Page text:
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New Research Concludes That Microplastic Flakes Are Present In All Mineral Bottled Water

A team of researchers that was testing bottled mineral water for any traces of microplastic has found that almost all of the brands were contaminated with potentially harmful particles to some degree. The microplastic flakes come from sources such as cosmetics, clothing, and industrial processes, have been found in all bottles of water that were tested by a team of scientists at the State University of New York in Fredonia.

The team examined over 250 bottles of water from a total of eleven different brands from all over the world. The study was one of the biggest studies in its kind. Dr Andrew Mayes from The University of East Anglia, who reviewed the study, said, ‘We are becoming increasingly aware of microplastics in the environment and their potentially harmful effects, but their prevalence in other areas has been much less studied. They have been reported in tap water, beer and many other foods, but I think that people will be surprised that almost all bottled water appears to be contaminated too.’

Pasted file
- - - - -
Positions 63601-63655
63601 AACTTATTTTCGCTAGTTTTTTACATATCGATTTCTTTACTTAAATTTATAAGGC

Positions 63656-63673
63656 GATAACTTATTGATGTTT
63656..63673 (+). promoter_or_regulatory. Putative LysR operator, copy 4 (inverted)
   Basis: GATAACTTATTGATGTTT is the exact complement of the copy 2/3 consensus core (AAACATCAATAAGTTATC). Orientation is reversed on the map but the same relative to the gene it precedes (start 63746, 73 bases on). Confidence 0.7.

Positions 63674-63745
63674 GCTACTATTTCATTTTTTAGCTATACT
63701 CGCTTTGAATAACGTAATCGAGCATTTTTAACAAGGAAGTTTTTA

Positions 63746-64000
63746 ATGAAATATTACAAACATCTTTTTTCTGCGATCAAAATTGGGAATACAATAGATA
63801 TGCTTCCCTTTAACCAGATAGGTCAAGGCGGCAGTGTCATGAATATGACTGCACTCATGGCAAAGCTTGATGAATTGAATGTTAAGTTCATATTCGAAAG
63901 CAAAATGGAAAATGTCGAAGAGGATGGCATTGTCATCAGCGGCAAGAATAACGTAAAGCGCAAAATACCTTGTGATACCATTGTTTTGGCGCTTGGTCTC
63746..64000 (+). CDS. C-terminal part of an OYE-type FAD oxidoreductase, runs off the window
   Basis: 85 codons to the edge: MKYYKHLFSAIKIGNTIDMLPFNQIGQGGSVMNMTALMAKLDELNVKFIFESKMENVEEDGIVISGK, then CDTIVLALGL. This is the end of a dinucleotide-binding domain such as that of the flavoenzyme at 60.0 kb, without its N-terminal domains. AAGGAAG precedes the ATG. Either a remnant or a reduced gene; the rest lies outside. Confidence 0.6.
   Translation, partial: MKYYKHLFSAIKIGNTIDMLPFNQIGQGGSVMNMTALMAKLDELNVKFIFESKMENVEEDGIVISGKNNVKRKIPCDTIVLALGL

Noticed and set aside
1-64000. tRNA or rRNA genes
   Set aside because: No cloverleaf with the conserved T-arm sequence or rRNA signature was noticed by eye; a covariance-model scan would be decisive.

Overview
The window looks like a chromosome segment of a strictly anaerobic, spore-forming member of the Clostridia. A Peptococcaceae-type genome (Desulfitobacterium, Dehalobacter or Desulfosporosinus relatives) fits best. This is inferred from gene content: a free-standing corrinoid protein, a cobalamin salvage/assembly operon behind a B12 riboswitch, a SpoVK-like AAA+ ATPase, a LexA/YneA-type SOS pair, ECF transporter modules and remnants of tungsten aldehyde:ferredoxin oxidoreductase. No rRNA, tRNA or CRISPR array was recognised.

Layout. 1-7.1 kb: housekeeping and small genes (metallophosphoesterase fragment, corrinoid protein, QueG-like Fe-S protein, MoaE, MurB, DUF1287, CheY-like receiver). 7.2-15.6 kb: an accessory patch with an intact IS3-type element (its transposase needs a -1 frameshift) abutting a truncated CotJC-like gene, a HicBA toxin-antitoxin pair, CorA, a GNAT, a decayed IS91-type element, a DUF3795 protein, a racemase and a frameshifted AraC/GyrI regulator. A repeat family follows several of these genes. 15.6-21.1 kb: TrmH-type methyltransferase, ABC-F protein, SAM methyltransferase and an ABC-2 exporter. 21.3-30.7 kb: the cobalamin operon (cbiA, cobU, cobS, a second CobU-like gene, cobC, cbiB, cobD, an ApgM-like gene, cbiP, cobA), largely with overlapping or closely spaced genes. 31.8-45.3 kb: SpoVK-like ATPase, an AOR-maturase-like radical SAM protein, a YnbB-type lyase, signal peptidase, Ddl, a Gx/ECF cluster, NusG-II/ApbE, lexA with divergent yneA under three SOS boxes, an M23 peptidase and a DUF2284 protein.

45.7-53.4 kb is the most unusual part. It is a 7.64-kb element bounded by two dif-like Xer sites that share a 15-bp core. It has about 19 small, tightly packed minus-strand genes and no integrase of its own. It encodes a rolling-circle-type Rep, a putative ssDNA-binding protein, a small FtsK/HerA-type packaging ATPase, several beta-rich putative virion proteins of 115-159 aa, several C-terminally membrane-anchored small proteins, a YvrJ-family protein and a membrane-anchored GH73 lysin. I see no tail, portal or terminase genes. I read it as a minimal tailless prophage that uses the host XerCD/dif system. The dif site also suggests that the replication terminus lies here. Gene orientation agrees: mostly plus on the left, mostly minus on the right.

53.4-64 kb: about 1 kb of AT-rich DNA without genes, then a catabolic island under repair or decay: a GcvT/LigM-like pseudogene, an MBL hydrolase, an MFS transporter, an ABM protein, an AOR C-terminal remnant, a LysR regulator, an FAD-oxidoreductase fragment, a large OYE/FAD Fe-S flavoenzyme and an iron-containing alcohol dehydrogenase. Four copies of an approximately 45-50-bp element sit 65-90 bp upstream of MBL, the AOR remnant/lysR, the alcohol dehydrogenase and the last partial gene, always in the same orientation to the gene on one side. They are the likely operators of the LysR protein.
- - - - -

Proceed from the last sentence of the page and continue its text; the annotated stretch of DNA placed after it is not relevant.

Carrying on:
Dr Mayes and his team at UEA’s School of Chemistry came up with a new method for detection of microplastic that can be ingested and get accumulated in the body. He said that the conventional methods were too costly and quite time-consuming. The new technique, on the other hand, is quick and inexpensive as it makes use of dyes, thus allowing for rapid screening of the particles.

The findings of the team question the habits of millions of consumers. A spokesperson for the Natural Hydration Council that has Highland Spring and Danone Waters in its members said, ‘Consumer health and safety is our top priority. We would like to reassure the public that all natural source bottled water is safe and is subject to significant testing, amounting to several hundreds of thousands of tests each year for every brand of bottled water sold in the UK.’

The spokesperson further added, ‘It has to be frequently tested at the ingredient level (the source) and finished product level (bottles), and it is not released for sale until the appropriate controls show it is safe for human consumption. A recent scientific study published in the peer-reviewed journal Water Research concluded that no statistically relevant amount of microplastic could be found in water in plastic bottles. The Orb Media report has not been independently evaluated by scientific peer review and needs further investigation.’

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